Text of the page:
METAIRIE, La. — Josiah Pujols was a strong student at Haynes Academy for Advanced Studies in Old Metairie, where he also excelled on the Yellow Jackets’ football team. Family and friends often called the 16-year-old junior by his nickname “JoJo.”
His aunt, Brittany Gaskins, helped raise him. Now, she’s grieving his violent death.
Gaskins said she thought she was taking Josiah and his 17-year-old buddy to pick up some clothes last Thursday at about 5 p.m., when the mundane errand turned into a marijuana deal that went tragically wrong. She said the alleged drug deal in a parking lot in the 3900 block of Division Street took her completely by surprise.
“It was a horrible experience that I had to go through,” she said. “I'm traumatized.”
Gaskins and the Jefferson Parish Sheriff's Office said that during the tense transaction, the 17-year-old companion got out of the car and opened fire on a man pacing near the car, 22-year-old Melvin Francis, killing him on the spot.
That gunfire was followed by a spray of bullets into the car, several hitting Josiah, including a fatal round to the head.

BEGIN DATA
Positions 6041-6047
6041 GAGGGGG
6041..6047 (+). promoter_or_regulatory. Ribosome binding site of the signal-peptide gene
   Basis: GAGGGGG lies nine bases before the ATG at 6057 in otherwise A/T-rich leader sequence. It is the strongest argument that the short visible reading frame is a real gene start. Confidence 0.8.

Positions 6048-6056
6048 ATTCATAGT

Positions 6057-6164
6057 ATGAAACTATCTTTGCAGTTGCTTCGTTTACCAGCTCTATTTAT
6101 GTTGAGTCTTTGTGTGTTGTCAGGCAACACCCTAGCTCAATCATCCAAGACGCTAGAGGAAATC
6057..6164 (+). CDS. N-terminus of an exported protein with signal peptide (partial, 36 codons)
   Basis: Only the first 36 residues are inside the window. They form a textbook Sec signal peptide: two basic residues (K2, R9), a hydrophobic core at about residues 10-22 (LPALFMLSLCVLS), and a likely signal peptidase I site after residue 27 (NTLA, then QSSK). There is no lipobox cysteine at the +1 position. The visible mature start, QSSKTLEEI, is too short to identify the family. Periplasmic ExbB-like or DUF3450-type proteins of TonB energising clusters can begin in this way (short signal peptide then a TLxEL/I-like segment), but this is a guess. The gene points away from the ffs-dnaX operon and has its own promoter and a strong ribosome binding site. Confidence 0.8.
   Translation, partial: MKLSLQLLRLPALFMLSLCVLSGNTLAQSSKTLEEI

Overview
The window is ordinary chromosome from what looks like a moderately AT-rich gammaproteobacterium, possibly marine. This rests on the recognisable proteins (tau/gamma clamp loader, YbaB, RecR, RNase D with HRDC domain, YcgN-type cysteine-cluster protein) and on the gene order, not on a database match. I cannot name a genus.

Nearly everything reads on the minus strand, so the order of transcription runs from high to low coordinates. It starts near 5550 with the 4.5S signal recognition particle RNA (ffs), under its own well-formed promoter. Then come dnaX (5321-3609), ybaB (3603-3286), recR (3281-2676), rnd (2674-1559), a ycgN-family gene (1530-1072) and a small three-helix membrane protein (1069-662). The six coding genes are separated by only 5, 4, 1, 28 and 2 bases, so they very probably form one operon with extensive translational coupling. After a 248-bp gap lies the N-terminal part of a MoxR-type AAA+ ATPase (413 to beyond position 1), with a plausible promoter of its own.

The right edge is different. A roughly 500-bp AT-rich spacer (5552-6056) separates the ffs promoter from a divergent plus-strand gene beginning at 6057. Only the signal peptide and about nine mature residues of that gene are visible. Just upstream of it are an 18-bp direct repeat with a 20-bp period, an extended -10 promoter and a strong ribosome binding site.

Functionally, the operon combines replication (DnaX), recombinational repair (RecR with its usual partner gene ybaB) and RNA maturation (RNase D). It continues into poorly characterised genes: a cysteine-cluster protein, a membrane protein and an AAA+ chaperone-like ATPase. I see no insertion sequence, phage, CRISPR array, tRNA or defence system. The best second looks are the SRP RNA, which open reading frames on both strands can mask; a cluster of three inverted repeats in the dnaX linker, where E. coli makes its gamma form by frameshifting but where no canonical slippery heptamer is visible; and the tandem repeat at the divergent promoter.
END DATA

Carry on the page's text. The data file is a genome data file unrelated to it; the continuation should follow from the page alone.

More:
“And he was bleeding and everything and I was like, ‘Oh my God, you killed him. You killed him.’ ”
After that deadly and chaotic outburst of violence, Gaskins managed to drive to her home a couple of miles way to her apartment on Belvedere Street before she realized she, too, was shot. She was hit in the upper right side, suffering a deep graze wound.
Gaskins called 911 and detectives arrived to find her car riddled with bullet holes.
After detectives sorted out the confusing sequence of events through witnesses and surveillance video, Josiah's 17-year-old friend was booked with two counts of first-degree murder. Robert White, 21, was booked with possession of marijuana with attempt to distribute and illegal possession of a gun.
And while detectives determined that White was the person who fired into the car, killing Josiah and wounding Gaskins, those shootings were determined to be in self-defense.
The 17-year-old was booked with both murders because, under Louisiana law, a shooter can be held criminally responsible for the killing of a companion if the shooter fires first and sparks the exchange of bullets.
The Jefferson Parish Sheriff’s Office placed three guns at the scene: one from White, one from Josiah, and one from the 17-year-old. Only the guns brandished by White and Josiah were recovered, JPSO spokesman Capt. Jason Rivarde said.
“We do not have the 17-year-old’s gun,” Rivarde said. “We believe he discarded it after fleeing the scene.”
Gaskins said her nephew had a prior case in juvenile court for which he was serving probation, but she thought he was turning his life around.
“He made a couple of bad choices, but he was still a good kid,” she said.
Gaskins said the deadly encounter has left her heartbroken. If she could replay the tragedy, she said she would have taken the fatal bullets instead of her nephew.
“It's a terrible waste of life,” she said, fighting back tears. “Our family is ruined. Nothing is ever going to be the same.”